Compound Sentences – Compound sentences are sentences made out of more than one idea that could otherwise have been separate simple sentences.  Try not to let compound sentences exceed 25 words. Example: My coffee cup is blue, and my desk is black.

Convoluted Sentences – Convoluted sentences are sentences that ramble on far longer than they need to. They often consist of several simple sentences connected with excessive explanation and asides. For the most part, you want to avoid these at all costs. Example: My coffee cup is blue, which is also my favorite color, and sits atop my desk, which  is black, right next to an empty can of Ginger Ale, which I’ve been drinking all day because my allergies make me nauseous.

Parts of Speech are the Building Blocks of Sentences

As the section title says: Parts of speech are the building blocks of sentences. Every sentence we construct can be broken down into smaller bits and pieces that fit together like a jigsaw puzzle. We’re going to take a look at the different parts of speech and how they fit together to form a complete sentence.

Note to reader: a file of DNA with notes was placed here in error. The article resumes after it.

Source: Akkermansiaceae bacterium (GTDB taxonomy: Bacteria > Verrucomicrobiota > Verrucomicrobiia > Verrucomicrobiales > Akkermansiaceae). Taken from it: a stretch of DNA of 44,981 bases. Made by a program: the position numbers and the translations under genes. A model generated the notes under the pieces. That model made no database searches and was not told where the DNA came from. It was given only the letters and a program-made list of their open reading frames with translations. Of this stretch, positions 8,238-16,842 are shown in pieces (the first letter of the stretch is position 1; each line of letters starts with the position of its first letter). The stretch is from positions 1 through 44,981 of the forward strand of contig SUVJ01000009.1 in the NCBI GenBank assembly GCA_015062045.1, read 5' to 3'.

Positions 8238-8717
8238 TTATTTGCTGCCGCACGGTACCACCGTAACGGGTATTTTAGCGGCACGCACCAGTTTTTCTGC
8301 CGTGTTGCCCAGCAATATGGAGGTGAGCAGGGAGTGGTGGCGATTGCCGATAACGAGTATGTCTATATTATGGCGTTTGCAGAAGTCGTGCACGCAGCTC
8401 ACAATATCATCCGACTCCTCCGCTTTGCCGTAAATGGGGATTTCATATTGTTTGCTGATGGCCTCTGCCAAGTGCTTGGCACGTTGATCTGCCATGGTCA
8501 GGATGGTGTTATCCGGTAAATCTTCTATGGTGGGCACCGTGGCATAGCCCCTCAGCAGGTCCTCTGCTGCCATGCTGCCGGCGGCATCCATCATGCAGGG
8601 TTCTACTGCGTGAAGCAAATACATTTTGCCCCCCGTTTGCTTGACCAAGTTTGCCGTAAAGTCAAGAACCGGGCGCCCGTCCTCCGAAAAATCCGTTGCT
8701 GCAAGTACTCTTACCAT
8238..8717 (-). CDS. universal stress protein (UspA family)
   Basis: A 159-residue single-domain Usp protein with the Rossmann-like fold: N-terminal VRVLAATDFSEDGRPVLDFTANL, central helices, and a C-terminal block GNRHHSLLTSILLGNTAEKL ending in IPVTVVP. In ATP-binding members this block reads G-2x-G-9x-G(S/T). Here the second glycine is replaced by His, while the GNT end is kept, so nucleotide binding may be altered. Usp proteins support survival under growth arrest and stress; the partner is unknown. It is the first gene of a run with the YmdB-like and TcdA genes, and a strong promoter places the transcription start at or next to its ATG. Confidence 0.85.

Adjectives – These are words that describe nouns and pronouns. They tell us things like color, height, weight, number, etc.

Adverbs – These describe verbs, adjectives, and other adverbs. They tell us when, where, how, and to what extent.

Conjunctions – These are connector words that show how different things are related. Some conjunctions are: And, But, Yet, And, Because.